China And The WTO

Topics: World Trade Organization, Deng Xiaoping, International trade Pages: 16 (866 words) Published: November 10, 2014
CHINA AND THE W.T.O:
What price membership ?

WHY TALK ABOUT CHINA?
Economy
• 2nd Largest economy of
the world after the U.S.
• Largest economy in the
world on PPP calculations
according to a 2014
estimate from IMF.
• Fastest growing major
economy( >10% average
in last 30 years)

Trade
• Largest manufacturing
economy of the world

• Largest exporter of goods.
• Largest growing consumer
market
• 2nd Largest importer of
goods.
• China became the world’s
largest trading nation in
2013

A BRIEF OVERVIEW OF CHINA’S
ECONOMIC HISTORY
1978: Mao
Zedong’s
death

• Beginning of China’s economic reforms under
leadership of Deng Xiaoping (9.3 average growth
rate).

Various
development
programmes

• Household responsibility system
• Township-Village enterprises (TVE’s)
• SOEs (State Owned Enterprises)

1986: China
started seeking
membership of
GATT.

• Consensus was that state’s role
in the economy was far too
great.

WHY DID CHINA WANT TO JOIN
GAAT/WTO?
• Significant long-term and structural benefits.(1989 sanctions) • Desire to be an important player on the world stage.
1.
2.

Influence in policy making
Decisions might affect its vital interests without its input.

• External disciplining mechanism to improve efficiency
of its industries.

• WTO entry will bring a number of specific economic benefits to China. 1.
2.

Improve market access for Chinese goods to major markets.
To increase FDI.

TERMS CHINA AGREED TO IN ITS WTO
NEGOTIATIONS
• It took almost 15 years of negotiations both multilaterally and bilaterally with each interested WTO member.
• Unprecedented number of changed were made by China ranging from Foreign Business, Free Trade and improvements in transparency.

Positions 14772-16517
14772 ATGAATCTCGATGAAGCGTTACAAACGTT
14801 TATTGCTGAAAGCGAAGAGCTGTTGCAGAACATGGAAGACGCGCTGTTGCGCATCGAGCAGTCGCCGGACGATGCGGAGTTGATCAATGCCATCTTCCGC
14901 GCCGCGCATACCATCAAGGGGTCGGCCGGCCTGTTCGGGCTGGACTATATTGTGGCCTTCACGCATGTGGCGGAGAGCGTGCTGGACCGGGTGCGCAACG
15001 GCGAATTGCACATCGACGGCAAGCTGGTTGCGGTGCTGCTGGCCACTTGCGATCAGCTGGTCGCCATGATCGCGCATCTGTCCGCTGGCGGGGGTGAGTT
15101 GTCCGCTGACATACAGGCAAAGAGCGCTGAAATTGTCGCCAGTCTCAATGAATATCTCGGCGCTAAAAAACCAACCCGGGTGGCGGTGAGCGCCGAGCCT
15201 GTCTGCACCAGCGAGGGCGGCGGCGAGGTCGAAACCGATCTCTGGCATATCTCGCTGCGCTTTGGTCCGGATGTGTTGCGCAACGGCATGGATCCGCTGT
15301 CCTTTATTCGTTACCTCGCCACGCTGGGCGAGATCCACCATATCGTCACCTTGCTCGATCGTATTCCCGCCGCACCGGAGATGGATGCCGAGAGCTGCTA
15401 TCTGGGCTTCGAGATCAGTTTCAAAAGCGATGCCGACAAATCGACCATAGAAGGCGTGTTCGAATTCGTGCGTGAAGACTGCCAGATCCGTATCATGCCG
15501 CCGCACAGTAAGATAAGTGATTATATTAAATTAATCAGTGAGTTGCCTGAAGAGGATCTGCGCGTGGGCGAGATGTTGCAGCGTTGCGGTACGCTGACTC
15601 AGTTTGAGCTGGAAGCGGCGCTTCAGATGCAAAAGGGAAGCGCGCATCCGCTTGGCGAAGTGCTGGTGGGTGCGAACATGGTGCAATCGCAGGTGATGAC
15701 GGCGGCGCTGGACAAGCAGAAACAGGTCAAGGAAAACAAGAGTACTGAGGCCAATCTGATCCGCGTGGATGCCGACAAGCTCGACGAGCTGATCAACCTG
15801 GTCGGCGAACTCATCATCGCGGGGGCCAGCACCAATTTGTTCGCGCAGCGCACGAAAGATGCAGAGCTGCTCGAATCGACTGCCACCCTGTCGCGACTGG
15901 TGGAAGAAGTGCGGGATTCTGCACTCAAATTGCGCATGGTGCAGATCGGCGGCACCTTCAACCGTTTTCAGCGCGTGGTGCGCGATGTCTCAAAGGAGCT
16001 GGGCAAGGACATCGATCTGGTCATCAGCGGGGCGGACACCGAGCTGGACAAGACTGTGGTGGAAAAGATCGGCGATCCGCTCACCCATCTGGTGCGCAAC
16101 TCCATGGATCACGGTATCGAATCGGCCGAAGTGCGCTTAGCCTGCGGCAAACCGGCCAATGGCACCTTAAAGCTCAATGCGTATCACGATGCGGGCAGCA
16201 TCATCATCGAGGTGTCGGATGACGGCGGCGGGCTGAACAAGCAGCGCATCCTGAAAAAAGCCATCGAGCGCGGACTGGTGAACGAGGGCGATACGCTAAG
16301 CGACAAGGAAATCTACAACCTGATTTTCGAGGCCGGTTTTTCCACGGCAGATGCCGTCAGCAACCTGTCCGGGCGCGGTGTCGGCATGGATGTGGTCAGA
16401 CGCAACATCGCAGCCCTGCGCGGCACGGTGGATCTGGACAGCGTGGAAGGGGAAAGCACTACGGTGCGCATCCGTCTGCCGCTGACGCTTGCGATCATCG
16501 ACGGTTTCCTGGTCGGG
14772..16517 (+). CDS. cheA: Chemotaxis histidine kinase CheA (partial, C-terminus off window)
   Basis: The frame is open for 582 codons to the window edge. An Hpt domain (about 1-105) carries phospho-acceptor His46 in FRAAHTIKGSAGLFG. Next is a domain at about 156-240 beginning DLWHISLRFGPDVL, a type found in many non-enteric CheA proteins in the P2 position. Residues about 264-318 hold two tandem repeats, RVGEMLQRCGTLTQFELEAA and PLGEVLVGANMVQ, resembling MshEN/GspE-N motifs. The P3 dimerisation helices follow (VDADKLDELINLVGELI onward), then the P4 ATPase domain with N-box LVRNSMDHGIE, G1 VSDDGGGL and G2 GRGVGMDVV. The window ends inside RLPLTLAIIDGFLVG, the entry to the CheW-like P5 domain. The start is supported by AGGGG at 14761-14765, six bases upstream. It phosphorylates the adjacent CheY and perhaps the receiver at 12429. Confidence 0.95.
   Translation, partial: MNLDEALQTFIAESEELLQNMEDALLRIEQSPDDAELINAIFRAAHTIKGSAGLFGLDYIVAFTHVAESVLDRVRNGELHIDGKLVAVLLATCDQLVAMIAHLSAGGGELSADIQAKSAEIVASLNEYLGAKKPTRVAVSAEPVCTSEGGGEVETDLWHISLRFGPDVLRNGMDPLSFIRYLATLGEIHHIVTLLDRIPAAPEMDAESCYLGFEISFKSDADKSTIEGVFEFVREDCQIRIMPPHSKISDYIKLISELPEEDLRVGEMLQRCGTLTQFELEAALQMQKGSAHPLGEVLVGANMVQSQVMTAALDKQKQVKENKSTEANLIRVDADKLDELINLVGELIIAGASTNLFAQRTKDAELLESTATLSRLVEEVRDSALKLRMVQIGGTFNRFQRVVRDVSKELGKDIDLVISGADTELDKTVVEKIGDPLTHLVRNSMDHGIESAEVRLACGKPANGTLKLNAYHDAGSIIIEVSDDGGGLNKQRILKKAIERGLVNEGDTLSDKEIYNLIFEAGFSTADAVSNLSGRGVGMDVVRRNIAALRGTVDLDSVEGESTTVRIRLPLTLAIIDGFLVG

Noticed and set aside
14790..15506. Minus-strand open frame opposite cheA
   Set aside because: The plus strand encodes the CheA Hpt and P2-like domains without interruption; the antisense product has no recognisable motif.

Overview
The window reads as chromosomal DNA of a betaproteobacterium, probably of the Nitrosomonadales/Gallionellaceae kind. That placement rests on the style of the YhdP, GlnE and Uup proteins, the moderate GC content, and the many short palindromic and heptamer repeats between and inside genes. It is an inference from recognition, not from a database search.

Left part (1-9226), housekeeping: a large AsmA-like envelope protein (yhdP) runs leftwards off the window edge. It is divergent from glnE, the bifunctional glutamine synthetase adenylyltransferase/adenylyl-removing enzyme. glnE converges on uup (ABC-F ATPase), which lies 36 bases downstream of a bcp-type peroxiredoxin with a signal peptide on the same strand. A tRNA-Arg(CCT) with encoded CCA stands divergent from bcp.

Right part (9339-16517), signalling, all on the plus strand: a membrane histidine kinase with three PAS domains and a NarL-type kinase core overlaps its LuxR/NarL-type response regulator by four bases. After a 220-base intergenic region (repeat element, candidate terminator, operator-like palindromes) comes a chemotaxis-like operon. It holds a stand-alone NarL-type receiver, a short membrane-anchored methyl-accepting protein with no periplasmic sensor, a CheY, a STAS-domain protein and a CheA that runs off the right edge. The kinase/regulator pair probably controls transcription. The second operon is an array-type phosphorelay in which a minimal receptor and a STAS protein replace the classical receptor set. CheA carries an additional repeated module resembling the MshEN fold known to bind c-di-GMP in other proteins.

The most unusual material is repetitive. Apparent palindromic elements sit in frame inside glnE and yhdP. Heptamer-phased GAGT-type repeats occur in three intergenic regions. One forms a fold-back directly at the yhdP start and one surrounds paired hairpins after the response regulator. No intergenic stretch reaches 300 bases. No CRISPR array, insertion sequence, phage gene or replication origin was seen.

REFORMS FACILITATING FOREIGN BUSINESS
 Promised to phase in full trading and distribution rights.  Abolish dual pricing.
 Foreign companies were to be allowed to hold majority shares in Chinese retailers within two years of accessions and to provide their own retail services within three years of accession.
 Foreign insurance suppliers were gradually allowed to expand their scope of activity.
 The maximum percentage equity share that foreign telecommunications suppliers were allowed to hold in joint vents was steadily increased to 49%50%.  By 2003, foreign banks were permitted to conduct domestic-currency business with Chinese enterprises, and by 2006, with Chinese individuals .

REFORMS PROMOTING FREE TRADE
 Implement substantial tariff reduction (immediately upon accession).  Eliminate most of its non-tariff measures, such as import quotas.  Not to subsidize its exports, to cap subsidies of domestic industries, and to eliminate the state- controlled monopolies for agricultural goods.

 Promised that the sanitary and phytosanitary standards by which it judged agricultural imports would be uniform and scientifically based.  China committed to treat the exports of WTO members as it treated domestic Chinese goods

 To treating imported goods comparably with domestic goods when making regulatory judgments, levying fees and assessing complaints.  To adhere to standard customs valuations procedures, which were designed to ensure that gains from reductions in tariff rate were not undermined by increases in total tariffs from the overvaluation of imports .

SYSTEMATIC REFORMS TO IMPROVE THE
TRANSPARENCY
 Transparency
 Protection of intellectual property rights

COMPLICATIONS CAUSED BY CHINA’S
ACCESSION
Domestic Impacts

International Impacts

• Threat to domestic sector

• Acquisition of overseas Oil.

• Household welfare

• Looming question of
whether China’s trade
boom was hurting the
West.

• Rural-urban inequality
• Environmental damages

CONCLUSION
Ultimate effects of Chinese accession still unknown. It has brought both good and bad influences with it for both China and the world. Managing China’s global integration would require some...
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